Kurosawa’s films became perhaps too quickly identified with what was known as J-horror. His taut, slowly unfolding plots and calm but menacing style did have something in common with the Ring series (1998-2000) that was becoming popular at the time. At the same time, Kurosawa draws on a some story elements common across Asian crime and horror films:  revenge, often by a parent or elder figure in the name of a lost child; the suggestion that childhood, especially that of girls, has a corrupt and sinister side; and a sense that modern technology such as computers and cellphones harbor demonic threats. But I think that his films were more thematically ambitious, even pretentious, especially in the case of Charisma, with its ambiguous ecological symbolism. And like his peers, he wasn’t interested only in suspense and shock. His mainstream family drama Tokyo Sonata (2008) attracted western viewers with no knowledge of his spookier side.

The policier aspect is evident from the start of Shokuzai. Originally a five-part TV drama broadcast in weekly installments, it starts with the rape and murder of a schoolgirl, Emili. Her four playmates have seen her attacker ask her to leave the playground with him, so when she’s found dead, the police and Emili’s mother Asako press the girls to identify him. Through fear or trauma, none of the girls can remember what he looked like. Asako summons all four to her home and demands penitence from them in the future—in ways each one must find for herself.

After this prologue, Shokuzai downplays supernatural elements in favor of character studies of the four surviving girls, with a “chapter” devoted to each. The young women live separate lives and their paths don’t intersect; only the implacable Asako reappears in each thread. By the final installment, Asako has more or less given up tracking the killer, but when one young woman accidentally recognizes him, on TV, Asako pursues him and discovers the roots of the crime in her own past.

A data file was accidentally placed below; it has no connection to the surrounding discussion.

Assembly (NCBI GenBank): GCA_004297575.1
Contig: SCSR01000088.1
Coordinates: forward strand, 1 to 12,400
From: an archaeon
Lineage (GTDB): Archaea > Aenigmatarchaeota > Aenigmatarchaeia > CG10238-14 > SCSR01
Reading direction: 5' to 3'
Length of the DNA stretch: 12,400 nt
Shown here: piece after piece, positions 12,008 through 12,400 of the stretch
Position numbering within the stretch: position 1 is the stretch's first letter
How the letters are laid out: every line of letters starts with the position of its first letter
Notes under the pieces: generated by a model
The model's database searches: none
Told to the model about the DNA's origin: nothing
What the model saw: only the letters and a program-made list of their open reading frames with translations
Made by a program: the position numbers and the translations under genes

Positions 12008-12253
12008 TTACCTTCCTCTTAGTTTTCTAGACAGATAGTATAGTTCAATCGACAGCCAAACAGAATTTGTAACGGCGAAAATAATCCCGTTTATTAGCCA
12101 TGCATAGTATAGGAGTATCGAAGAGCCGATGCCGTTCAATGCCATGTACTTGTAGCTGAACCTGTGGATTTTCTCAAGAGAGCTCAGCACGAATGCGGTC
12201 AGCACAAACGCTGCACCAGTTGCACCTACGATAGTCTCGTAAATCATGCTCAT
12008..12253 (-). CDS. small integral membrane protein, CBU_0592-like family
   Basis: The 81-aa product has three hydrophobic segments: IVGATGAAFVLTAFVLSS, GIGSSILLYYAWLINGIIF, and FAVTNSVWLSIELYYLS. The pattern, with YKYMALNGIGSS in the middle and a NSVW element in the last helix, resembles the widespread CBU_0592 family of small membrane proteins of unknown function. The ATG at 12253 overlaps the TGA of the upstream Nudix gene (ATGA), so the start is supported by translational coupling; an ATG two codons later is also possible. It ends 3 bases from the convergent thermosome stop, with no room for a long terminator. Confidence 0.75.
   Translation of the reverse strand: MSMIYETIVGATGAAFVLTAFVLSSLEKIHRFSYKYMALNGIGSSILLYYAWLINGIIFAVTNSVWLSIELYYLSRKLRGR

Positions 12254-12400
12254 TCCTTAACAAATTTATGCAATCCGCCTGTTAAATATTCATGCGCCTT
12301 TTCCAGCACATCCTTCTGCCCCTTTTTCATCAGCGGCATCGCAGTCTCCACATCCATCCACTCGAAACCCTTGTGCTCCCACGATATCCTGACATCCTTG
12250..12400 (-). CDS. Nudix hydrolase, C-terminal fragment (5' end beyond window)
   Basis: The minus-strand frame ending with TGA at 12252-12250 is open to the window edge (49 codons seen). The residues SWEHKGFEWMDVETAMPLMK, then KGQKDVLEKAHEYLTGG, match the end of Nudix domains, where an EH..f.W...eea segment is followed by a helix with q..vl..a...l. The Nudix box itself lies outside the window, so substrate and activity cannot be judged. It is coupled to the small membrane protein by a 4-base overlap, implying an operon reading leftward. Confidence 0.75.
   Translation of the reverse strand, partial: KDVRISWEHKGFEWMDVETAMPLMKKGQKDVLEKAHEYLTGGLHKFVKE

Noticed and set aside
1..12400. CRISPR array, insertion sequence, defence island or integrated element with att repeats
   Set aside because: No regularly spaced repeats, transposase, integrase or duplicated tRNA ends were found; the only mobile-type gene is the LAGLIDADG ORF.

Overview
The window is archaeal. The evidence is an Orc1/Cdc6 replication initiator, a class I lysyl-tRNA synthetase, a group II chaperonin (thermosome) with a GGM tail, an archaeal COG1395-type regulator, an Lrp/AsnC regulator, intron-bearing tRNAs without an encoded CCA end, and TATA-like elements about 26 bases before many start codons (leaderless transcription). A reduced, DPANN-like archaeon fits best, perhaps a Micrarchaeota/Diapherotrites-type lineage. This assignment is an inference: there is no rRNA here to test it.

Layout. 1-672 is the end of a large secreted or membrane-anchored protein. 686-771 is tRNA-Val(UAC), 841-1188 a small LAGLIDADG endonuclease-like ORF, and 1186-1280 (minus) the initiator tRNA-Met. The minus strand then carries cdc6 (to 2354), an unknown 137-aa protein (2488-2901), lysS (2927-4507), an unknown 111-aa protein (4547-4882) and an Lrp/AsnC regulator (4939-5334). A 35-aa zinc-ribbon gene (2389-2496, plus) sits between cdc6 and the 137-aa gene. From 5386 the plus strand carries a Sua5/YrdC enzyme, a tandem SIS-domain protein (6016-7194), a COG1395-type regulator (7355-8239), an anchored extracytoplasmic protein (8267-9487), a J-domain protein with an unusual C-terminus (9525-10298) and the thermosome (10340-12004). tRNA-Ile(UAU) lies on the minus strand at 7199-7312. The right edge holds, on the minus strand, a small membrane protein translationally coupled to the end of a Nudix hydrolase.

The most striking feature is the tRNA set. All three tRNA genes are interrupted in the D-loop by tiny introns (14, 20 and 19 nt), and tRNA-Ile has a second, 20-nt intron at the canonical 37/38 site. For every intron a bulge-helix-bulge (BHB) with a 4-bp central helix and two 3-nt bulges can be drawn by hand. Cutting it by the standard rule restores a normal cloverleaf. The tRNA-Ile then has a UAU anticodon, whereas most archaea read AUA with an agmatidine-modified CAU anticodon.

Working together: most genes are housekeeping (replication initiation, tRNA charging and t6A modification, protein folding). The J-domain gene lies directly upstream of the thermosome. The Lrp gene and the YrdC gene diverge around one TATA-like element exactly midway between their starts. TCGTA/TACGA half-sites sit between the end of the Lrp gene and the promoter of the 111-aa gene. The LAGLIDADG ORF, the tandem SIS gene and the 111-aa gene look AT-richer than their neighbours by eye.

This is pretty much modern thriller territory, with a whiff of Barbara Vine/Ruth Rendell in the film’s effort to trace how a single event resonates terribly through innocent lives. As with such thrillers, the strength of Shokuzai seems to me to lie largely in characterization and atmospherics. Each young woman is given a distinctive personality, and each one’s professional and personal life fifteen years after the crime is presented with a teasing, hypnotic deliberation. Sae is a meek, sexually immature nurse who is lured into marriage with a rich former schoolmate; his seemingly harmless obsession turns domineering. Maki becomes a schoolteacher herself, and her relentless, demanding methods soon antagonize the local parents—until she unexpectedly proves herself heroic. Akiko has become a hikikomori, a recluse, and is only briefly drawn out of her drowsy existence by the daughter of her brother’s girlfriend. The good-natured little girl in effect reintroduces Akiko to childhood. In the penultimate chapter, the sexual bargainer Yuka seeks to seduce her brother-in-law and to take revenge upon her sister for being their mother’s favorite.

Each young woman is associated with an object or gesture seen in the prologue: a French doll, a bloody blouse, a policeman’s kindly squeeze on the shoulder. At one level, these bits of the past take on psychological impact. The trauma around Emili’s death suggests sources of the grown-up women’s neurotic behavior. Maki, the girl who after the killing rushes frantically through the school looking for someone in authority, becomes an all-controlling schoolteacher. Akiko’s bloody school blouse will find its fulfillment in a brutal crime involving a girl’s toy.

Yet these associations carry extra resonances. It’s partly because of the quietly ominous way Kurosawa films commonplace objects like a ruby ring or a jump rope. Maybe there is a whiff of the supernatural after all, given the unexpected connections revealed between the men in the women’s later lives and the little girls’ fetishes and rituals. Fate plays such cruel tricks that it might as well be malevolent magic.

The demand for expiation and the mother’s implacable intervention in an investigation will remind many viewers of Bong Joon-ho’s Mother (2009, South Korea) and Nakashima Tetsuya’s Confessions (2010). Asako’s characterization gets fleshed out in the fifth episode, which presents two crucial flashbacks leading up to the crime. One even replays a moment leading up to the murder, supplying a previously withheld reverse-shot in the manner of Mildred Pierce’s replay. (Some things don’t change.)

Presumably the recurring flashbacks to the prologue were also motivated by the rhythm of the weekly TV broadcasts. Viewers couldn’t be expected to recall everything from earlier installments.